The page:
As matters presently stand, the 1992 retail theft conviction has been expunged from Foley's record and the 1994 petty larceny conviction has been sealed with a notation that the proceedings were terminated in the defendant's favor. (See ECF No. 302-1 at p.1 and ECF No. 314-1 at p.2.) Based on these developments, Foley argues that his original sentence should be vacated and he should receive a new sentence that is not premised upon the two disputed convictions. In response to the government's arguments, Foley argues that the pending §2255 motion should not be viewed as a second or successive petition, but as a new petition under §2255(f)(4) based on the newly discovered "fact" of these convictions being overturned. As support for this theory, Foley cites Johnson v. United States, 544 U.S. 295 (2005) and United States v. Bass, 864 F.Supp.2d 353 (E.D. Pa. 2012). He also argues that the waiver clause in his plea agreement should not be enforced because it will result in a miscarriage of justice. See United States v. Mabry, 536 F.3d 231 (3d Cir. 2008).

Given the current state of events as reflected in Foley's more recent filings, the Court concludes that the appointment of counsel is warranted and it would be beneficial to obtain supplemental briefing on a number of issues, including: (a) whether the pending §2255 motion properly can be viewed as a non-successive motion under §2255(f)(4) pursuant to the principles discussed in Johnson and Bass, supra; (b) whether the government disputes Foley's assertion of a Sixth Amendment violation in connection with the two referenced convictions, and if so, the grounds that support its position; and (c) whether enforcement of the waiver clause in Foley's plea agreement is appropriate under the attendant circumstances.[3] In addition, given Foley's concerns about the authenticity of the sentencing order previously filed at ECF No. 277, the government shall address the circumstances under which it came into possession of that document as well as any other information it may possess concerning the 1992 retail theft conviction referenced in Foley's presentence investigative report. Accordingly, the following Order is entered:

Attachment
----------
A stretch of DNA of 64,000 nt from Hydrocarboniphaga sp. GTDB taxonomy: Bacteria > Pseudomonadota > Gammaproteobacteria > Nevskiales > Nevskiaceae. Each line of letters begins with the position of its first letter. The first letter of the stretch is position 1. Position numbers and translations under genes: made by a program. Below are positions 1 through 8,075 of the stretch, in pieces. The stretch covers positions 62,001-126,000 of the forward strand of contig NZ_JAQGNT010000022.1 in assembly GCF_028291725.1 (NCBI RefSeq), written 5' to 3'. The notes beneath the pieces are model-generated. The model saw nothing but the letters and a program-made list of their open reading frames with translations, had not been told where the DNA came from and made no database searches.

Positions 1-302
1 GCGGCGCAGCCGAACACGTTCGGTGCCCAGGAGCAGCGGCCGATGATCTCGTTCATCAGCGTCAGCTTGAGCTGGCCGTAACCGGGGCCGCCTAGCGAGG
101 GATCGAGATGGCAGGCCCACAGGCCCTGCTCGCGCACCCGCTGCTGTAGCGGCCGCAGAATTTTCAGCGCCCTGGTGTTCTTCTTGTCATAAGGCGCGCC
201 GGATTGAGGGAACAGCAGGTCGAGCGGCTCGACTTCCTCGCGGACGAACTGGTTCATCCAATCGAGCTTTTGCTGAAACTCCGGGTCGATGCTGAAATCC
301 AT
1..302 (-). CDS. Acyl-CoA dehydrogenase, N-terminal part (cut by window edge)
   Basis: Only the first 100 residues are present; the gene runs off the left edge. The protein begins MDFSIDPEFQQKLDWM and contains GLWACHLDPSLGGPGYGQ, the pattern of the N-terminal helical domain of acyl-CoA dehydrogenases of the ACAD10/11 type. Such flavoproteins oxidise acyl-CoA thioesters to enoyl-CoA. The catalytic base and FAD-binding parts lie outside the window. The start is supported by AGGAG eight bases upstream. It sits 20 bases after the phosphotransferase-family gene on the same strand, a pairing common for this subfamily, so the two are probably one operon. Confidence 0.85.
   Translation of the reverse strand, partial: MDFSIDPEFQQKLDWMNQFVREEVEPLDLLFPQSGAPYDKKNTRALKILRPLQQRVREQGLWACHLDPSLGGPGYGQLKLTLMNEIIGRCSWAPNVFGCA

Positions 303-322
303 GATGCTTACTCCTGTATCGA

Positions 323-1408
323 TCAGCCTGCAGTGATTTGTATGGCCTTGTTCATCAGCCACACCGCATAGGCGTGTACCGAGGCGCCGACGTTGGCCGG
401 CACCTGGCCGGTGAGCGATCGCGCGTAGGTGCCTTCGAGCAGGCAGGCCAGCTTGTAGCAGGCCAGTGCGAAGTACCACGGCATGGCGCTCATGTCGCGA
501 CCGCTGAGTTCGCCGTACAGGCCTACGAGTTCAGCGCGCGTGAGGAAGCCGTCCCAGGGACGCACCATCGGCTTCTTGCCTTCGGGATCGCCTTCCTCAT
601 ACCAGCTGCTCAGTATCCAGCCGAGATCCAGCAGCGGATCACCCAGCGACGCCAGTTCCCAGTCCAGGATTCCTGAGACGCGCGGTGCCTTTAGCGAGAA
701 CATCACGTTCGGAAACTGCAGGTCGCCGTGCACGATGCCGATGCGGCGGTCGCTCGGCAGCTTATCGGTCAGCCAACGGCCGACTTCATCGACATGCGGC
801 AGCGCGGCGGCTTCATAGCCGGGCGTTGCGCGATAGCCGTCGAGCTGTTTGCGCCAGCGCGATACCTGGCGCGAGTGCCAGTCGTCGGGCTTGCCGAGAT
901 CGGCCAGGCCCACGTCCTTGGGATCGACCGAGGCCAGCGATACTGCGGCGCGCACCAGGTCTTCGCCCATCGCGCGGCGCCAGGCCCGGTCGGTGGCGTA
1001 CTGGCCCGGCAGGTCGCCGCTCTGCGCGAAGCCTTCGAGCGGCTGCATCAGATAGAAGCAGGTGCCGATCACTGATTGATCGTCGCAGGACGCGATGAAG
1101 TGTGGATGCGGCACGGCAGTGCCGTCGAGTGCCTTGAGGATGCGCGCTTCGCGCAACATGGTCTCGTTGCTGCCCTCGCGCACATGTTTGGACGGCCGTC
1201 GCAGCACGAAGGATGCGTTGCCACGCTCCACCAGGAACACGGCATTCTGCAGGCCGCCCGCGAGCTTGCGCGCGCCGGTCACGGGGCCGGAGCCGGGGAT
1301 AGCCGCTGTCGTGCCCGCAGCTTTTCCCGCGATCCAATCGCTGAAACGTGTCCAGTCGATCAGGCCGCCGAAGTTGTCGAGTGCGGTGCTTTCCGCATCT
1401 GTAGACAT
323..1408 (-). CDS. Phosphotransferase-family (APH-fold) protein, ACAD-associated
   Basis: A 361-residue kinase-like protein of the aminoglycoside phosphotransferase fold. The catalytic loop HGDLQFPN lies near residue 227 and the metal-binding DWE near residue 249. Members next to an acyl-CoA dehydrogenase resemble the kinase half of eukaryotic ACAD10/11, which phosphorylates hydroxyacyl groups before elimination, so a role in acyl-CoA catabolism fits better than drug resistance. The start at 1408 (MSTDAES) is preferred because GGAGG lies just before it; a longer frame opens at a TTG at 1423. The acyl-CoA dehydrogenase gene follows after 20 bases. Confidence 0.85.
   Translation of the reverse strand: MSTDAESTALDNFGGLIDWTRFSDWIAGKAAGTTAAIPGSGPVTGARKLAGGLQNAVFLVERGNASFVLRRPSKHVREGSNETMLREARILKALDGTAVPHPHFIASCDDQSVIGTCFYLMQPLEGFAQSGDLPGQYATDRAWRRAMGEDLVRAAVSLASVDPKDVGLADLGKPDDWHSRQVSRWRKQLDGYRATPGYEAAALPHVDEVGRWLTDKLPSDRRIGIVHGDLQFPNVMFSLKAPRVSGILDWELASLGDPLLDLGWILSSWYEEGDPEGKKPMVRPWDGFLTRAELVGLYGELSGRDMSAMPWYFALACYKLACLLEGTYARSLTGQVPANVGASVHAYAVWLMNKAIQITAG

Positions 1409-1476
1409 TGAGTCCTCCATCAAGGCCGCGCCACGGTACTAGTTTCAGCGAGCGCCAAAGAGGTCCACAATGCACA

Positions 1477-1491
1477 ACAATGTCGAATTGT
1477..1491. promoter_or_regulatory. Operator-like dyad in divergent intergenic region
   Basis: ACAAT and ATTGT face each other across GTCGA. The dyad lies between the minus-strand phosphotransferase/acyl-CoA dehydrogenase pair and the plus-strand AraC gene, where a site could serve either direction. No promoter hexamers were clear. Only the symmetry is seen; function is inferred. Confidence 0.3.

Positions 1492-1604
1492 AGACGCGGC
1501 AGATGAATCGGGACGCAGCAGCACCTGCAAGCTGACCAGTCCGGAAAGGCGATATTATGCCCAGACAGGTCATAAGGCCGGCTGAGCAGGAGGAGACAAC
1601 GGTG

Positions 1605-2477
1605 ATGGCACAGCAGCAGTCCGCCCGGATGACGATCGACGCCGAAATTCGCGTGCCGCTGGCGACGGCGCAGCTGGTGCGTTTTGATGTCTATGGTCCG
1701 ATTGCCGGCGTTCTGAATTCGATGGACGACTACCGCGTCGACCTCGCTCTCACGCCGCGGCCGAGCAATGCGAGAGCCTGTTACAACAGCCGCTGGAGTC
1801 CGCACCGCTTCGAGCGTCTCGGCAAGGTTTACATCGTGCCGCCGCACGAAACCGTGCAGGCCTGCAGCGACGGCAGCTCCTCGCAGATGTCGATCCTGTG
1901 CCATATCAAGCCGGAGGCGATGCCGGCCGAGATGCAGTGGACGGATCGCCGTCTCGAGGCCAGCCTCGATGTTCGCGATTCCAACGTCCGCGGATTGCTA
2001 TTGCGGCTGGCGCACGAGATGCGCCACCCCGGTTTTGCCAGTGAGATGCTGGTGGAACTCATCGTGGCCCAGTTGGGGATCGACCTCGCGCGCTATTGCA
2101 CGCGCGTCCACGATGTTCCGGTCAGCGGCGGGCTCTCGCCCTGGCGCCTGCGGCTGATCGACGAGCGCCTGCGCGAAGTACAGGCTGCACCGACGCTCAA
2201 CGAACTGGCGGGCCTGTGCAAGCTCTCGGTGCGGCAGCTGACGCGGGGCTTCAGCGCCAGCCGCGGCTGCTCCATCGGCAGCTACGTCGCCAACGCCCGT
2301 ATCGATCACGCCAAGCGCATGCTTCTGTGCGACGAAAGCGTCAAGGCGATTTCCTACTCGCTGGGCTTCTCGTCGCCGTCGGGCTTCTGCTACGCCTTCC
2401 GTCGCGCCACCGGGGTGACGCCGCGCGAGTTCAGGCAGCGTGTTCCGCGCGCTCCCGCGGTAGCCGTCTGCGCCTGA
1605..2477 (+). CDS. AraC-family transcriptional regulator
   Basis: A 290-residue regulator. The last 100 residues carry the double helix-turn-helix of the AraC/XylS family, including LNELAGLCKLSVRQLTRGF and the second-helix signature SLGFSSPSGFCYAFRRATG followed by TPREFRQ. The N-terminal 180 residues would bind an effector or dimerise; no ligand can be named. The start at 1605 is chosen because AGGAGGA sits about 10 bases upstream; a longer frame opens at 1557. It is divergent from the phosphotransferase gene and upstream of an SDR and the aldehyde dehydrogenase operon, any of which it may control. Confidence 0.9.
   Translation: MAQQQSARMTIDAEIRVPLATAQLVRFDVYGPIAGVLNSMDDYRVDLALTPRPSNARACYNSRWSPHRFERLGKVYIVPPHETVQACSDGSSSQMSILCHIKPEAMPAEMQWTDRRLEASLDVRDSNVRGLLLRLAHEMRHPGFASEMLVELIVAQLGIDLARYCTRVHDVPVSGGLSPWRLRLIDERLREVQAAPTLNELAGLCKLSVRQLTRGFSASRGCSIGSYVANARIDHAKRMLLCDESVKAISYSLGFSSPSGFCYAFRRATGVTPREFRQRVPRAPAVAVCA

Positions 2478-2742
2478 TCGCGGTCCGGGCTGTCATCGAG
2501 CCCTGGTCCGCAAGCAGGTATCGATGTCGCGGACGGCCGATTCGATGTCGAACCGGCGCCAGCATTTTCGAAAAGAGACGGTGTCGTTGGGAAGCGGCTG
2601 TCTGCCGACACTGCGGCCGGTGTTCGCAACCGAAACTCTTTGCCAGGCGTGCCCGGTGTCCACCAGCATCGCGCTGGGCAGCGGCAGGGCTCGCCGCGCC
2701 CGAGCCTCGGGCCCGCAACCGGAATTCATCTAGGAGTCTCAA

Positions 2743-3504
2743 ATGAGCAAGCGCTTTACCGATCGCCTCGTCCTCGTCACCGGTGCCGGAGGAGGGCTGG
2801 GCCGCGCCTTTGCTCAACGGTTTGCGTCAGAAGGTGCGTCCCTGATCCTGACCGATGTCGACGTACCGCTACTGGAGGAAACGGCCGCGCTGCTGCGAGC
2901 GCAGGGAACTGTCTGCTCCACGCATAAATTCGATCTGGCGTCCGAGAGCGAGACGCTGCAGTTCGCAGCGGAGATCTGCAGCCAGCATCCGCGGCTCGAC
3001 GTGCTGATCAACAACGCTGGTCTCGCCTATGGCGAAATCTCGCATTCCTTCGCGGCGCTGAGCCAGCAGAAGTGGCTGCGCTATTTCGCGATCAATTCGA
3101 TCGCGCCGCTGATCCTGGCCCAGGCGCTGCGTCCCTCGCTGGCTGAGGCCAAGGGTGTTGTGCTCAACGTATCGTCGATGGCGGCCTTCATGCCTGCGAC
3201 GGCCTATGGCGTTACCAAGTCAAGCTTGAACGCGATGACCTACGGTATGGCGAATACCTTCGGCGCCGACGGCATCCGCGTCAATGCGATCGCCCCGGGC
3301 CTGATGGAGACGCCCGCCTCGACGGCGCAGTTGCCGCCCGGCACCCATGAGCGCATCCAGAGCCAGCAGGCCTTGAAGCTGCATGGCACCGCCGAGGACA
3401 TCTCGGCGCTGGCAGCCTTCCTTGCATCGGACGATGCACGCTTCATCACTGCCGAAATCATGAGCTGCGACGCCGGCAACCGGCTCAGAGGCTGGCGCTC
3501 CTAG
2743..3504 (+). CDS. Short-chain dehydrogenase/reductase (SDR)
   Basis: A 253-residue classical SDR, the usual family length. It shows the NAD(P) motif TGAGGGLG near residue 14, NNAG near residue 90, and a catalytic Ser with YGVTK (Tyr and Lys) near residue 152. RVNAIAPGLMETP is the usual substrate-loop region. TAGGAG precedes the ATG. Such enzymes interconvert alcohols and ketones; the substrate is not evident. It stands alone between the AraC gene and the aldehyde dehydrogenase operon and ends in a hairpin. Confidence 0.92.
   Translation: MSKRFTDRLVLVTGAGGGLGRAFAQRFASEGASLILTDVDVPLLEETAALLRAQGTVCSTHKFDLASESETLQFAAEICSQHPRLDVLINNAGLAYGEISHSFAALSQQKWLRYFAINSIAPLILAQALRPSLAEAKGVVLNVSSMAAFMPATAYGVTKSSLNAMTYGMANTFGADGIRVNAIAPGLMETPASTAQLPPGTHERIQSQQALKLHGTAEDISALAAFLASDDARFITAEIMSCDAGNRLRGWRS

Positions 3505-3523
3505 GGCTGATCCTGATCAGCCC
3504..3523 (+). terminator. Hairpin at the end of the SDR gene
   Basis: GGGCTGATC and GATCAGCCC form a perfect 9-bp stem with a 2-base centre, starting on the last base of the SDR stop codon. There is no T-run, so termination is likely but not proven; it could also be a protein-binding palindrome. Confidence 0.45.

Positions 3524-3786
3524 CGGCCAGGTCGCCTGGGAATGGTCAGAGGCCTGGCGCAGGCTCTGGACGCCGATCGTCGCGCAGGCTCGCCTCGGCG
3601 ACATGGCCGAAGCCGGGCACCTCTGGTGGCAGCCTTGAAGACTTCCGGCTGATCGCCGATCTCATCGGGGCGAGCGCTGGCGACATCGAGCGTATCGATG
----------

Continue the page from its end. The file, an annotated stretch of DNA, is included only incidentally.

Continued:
AND NOW, this 9th day of June, 2015, IT IS ORDERED that William C. Kaczynski, Esquire, be appointed to represent petitioner in the pending matters; and

IT FURTHER IS ORDERED that petitioner file a counseled brief in support of the pending motions along with any additional submissions counsel deems appropriate on or before July 24, 2015; the government shall file a supplemental response to the pending motions, as amended and augmented, on or before August 24, 2015. The government's supplemental response shall address the issues set forth in this Memorandum Order. Movant may file a reply brief on or before September 14, 2015. The court will not entertain additional pro se submissions from Foley during the time he is represented by counsel.